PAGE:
One of the challenges of active networking has been the inability of information theory to mathematically model the active network paradigm and enable active network engineering. This is due to the active nature of the network in which communication packets contain code that dynamically change the operation of the network. Fundamental advances in information theory are required in order to understand such networks.[3]

An active network channel uses executable code in the packet to impact the channel controlling the relationship between the transmitted sequence and the received sequence . is composed of a data portion and a code portion . Upon incorporation of , the channel medium may change its operational state and capabilities.[4]

Nanoscale active networks[edit]

As the limit in reduction of transistor size is reached with current technology, active networking concepts are being explored as a more efficient means accomplishing computation and communication.[5][6] More on this can be found in nanoscale networking.

See also[edit]


  1. ^ Bush, S. F. (2005). "A Simple Metric for Ad Hoc Network Adaptation" (PDF). IEEE Journal on Selected Areas in Communications. 23 (23): 2272–2287. doi:10.1109/JSAC.2005.857204. S2CID 17916856. Archived from the original (PDF) on 2011-07-11.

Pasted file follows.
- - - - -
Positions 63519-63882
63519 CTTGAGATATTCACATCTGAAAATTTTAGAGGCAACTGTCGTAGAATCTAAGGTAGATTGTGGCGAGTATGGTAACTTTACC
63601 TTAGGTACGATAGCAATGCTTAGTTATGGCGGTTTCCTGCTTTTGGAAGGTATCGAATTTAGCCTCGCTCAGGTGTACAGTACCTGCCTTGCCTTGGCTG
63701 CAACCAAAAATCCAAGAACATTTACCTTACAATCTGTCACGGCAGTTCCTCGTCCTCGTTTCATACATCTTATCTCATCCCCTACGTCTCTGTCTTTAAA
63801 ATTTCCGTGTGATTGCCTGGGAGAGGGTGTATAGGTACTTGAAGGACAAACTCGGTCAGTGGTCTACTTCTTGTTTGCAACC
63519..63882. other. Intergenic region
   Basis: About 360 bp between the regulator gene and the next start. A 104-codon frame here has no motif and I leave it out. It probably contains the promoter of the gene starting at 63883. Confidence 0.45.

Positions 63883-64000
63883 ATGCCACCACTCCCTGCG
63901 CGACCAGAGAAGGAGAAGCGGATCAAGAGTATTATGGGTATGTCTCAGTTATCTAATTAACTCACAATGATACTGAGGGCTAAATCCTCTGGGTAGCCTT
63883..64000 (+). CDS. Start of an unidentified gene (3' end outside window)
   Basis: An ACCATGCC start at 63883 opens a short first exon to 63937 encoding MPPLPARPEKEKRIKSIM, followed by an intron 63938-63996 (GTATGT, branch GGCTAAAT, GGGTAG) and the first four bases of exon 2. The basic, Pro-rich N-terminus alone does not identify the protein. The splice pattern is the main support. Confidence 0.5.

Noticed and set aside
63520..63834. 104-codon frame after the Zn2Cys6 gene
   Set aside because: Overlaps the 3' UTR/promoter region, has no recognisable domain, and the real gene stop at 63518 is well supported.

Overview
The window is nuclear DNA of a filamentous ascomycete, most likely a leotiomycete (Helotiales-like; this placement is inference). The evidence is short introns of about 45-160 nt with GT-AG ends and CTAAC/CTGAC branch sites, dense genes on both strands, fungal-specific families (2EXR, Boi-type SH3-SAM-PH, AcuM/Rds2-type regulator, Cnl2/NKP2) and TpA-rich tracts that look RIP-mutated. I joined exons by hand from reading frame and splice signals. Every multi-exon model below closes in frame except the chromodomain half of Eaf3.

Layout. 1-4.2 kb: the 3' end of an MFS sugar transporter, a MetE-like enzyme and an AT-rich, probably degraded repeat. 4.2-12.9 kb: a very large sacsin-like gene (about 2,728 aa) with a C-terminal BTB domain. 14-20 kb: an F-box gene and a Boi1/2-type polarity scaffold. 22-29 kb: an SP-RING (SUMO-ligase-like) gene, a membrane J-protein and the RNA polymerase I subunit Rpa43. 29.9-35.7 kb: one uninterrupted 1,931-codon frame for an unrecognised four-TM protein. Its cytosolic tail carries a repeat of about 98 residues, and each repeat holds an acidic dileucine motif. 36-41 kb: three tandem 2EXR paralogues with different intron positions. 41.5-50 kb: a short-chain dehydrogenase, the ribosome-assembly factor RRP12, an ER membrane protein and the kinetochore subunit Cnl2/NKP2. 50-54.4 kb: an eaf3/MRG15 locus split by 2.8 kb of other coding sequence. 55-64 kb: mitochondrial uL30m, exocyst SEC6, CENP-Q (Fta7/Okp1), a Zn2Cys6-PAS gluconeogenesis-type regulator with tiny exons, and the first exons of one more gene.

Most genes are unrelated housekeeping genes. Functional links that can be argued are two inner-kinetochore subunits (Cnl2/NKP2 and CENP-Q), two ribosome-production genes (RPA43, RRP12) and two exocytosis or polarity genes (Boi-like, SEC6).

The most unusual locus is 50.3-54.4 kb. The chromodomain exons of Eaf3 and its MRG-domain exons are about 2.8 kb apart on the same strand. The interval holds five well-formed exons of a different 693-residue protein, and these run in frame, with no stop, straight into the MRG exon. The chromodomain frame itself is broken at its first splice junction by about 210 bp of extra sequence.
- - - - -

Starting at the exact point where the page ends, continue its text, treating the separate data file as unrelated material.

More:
2. ^ Bush, S. F. (2002). "Active virtual network management prediction: Complexity as a framework for prediction, optimization, and assurance" (PDF). Proceedings DARPA Active Networks Conference and Exposition. IEEE Computer Society Press. pp. 534–553. arXiv:cs/0203014. Bibcode:2002cs........3014B. doi:10.1109/DANCE.2002.1003518. ISBN 0-7695-1564-9. S2CID 1202234. Archived from the original (PDF) on 2011-07-11.
  3. ^ Bush, Stephen F. (2011). "Toward in vivo nanoscale communication networks: utilizing an active network architecture". Front. Comput. Sci. 5 (3): 316–326. doi:10.1007/s11704-011-0116-9. S2CID 3436762.
  4. ^ Bush, Stephen F. (2011). "Toward in vivo nanoscale communication networks: utilizing an active network architecture". Front. Comput. Sci. 5 (3): 316–326. doi:10.1007/s11704-011-0116-9. S2CID 3436762.
  5. ^ ``NANA: A Nanoscale Active Network Architecture by Patwardhan, J. P.; Dwyer, C. L.; Lebeck, A. R. & Sorin, D. J., ACM Journal on Emerging Technologies in Computing Systems (JETC), ACM Journal on Emerging Technologies in Computing Systems) Vol. 2, No. 1, Pages 1–30, January 2006, 3, 1–31.
  6. ^ Nanoscale Communication Networks, Bush, S. F., ISBN 978-1-60807-003-9, Artech House, 2010

Further reading[edit]

  • Towards an Active Network Architecture (1996), David L. Tennenhouse, et al., Computer Communication Review
  • Active Networks and Active Network Management: A Proactive Management Framework by Stephen F. Bush and Amit Kulkarni, Kluwer Academic/Plenum Publishers, New York, Boston, Dordrecht, London, Moscow, 2001, 196 pp. Hardbound, ISBN 0-306-46560-4.
  • Programmable Networks for IP Service Deployment" by Galis, A., Denazis, S., Brou, C., Klein, C.- Artech House Books, London, June 20;, 450 pp. ISBN 1-58053-745-6.

External links[edit]